By the Numbers

Why I like divided government:

* Overall spending: 2001 (President Clinton’s final budget year) $1.864 trillion; 2002 $2.011 trillion; 2003 $2.157 trillion; 2004 (estimate) $2.305 trillion.

* Overall Bush spending increase, 2002 through 2004: $441 billion, or 23.7 percent.

* Last three-year period when overall spending growth was that fast: 1989 through 1991, 24.3 percent.

* Overall Clinton spending increase, 1994 through 2001: $454 billion, or 32.2 percent.

Note that third item. What is it about administrations named Bush, and huge increases in discretionary spending? Bush 41, you could argue, had an excuse — the Democrats who controlled Congress had him over a barrel. Bush 43 has no excuse, since war and security spending account for less than half the increase.

There’s more:

* Overall discretionary spending: 2001 $664 billion; 2002 $735 billion; 2003 $846 billion; 2004 $873 billion.

* Overall discretionary spending increase under Bush, 2002 through 2004: $209 billion, or 10.5 percent annually.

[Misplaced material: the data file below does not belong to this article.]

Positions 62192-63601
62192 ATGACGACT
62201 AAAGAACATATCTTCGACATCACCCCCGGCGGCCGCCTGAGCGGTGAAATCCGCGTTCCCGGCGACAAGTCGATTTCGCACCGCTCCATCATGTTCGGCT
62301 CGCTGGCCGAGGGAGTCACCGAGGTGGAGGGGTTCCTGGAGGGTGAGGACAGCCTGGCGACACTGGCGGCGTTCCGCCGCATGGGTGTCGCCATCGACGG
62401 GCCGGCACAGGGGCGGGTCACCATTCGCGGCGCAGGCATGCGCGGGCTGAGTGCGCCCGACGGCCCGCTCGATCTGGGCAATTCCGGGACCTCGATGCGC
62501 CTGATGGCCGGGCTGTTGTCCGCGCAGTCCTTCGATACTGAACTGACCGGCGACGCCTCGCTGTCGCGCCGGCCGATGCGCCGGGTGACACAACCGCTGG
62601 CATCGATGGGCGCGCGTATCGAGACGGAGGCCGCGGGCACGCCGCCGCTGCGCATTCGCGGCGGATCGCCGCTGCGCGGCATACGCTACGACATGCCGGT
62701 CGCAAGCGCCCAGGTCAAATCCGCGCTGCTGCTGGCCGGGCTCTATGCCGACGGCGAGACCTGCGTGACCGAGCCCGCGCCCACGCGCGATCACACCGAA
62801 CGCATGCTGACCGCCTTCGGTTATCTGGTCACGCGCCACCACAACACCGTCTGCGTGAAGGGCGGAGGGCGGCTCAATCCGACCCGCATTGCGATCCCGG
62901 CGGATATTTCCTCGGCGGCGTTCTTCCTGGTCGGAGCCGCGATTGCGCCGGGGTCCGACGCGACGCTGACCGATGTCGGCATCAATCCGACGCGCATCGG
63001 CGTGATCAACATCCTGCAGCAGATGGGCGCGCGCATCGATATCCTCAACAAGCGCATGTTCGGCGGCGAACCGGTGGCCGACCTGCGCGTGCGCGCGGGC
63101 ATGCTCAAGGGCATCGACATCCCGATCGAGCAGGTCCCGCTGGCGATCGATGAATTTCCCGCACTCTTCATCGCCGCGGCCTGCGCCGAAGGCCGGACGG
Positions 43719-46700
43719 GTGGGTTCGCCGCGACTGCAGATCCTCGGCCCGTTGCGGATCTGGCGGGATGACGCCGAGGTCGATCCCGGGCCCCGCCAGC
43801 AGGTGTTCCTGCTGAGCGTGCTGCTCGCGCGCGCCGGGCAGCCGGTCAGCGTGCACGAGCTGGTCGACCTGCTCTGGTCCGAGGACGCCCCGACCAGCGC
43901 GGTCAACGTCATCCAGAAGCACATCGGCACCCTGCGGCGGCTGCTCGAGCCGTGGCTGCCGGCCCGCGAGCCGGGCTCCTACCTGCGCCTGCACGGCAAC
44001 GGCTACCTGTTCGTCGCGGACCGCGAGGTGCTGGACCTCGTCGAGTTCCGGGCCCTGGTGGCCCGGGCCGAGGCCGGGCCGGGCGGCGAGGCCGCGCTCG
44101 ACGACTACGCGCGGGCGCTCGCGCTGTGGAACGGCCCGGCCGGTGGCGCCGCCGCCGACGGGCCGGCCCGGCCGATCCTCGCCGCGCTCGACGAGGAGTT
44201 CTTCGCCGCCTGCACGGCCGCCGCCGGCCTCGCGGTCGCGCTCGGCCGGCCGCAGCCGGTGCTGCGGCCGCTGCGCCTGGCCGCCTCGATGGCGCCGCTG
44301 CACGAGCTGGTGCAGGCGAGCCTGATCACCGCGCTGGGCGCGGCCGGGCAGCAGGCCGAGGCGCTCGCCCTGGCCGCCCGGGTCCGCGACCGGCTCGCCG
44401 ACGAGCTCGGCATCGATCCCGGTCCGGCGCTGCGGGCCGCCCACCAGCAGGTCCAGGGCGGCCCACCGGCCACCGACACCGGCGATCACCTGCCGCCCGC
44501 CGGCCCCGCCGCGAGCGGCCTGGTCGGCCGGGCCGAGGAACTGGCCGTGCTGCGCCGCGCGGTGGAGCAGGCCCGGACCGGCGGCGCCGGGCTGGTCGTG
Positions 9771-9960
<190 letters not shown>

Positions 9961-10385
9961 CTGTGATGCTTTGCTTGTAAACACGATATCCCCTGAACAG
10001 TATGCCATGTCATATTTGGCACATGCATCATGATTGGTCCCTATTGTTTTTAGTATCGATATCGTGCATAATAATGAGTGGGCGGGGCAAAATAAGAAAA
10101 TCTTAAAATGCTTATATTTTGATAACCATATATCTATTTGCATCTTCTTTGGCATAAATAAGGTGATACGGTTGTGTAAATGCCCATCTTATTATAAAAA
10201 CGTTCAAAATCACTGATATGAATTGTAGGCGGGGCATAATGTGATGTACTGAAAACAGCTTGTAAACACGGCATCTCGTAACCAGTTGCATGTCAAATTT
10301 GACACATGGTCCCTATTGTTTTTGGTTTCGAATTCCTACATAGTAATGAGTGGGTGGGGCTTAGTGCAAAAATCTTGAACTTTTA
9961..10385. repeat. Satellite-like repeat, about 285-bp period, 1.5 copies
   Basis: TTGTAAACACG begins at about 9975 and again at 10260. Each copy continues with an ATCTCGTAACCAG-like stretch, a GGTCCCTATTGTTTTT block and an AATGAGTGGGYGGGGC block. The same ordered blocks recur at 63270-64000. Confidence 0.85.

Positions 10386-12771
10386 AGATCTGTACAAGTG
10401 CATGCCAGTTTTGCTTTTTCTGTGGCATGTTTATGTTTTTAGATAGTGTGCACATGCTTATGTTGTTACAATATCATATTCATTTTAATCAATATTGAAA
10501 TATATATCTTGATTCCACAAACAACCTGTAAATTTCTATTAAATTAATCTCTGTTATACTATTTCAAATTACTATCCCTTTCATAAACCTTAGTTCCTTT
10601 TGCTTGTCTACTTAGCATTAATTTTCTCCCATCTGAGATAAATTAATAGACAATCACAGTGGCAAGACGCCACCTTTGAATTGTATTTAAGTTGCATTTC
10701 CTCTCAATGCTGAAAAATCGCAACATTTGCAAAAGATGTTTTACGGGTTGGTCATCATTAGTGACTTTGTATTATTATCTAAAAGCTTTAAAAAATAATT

* Overall discretionary spending increase under Clinton, 1994 through 2001: $141 billion, or 3.4 percent annually.

Now, defense spending (which is considered “discretionary,” for reasons stupid enough to require at least two double martinis) is up about a third — which, as I noted before, is less than half the total increase. And you can’t blame the so-so economy, either, since unemployment benefits don’t fall under the discretionary ledger.

Numbers don’t lie: The Republicans are trying to buy electoral dominance. I resent that, and you should, too.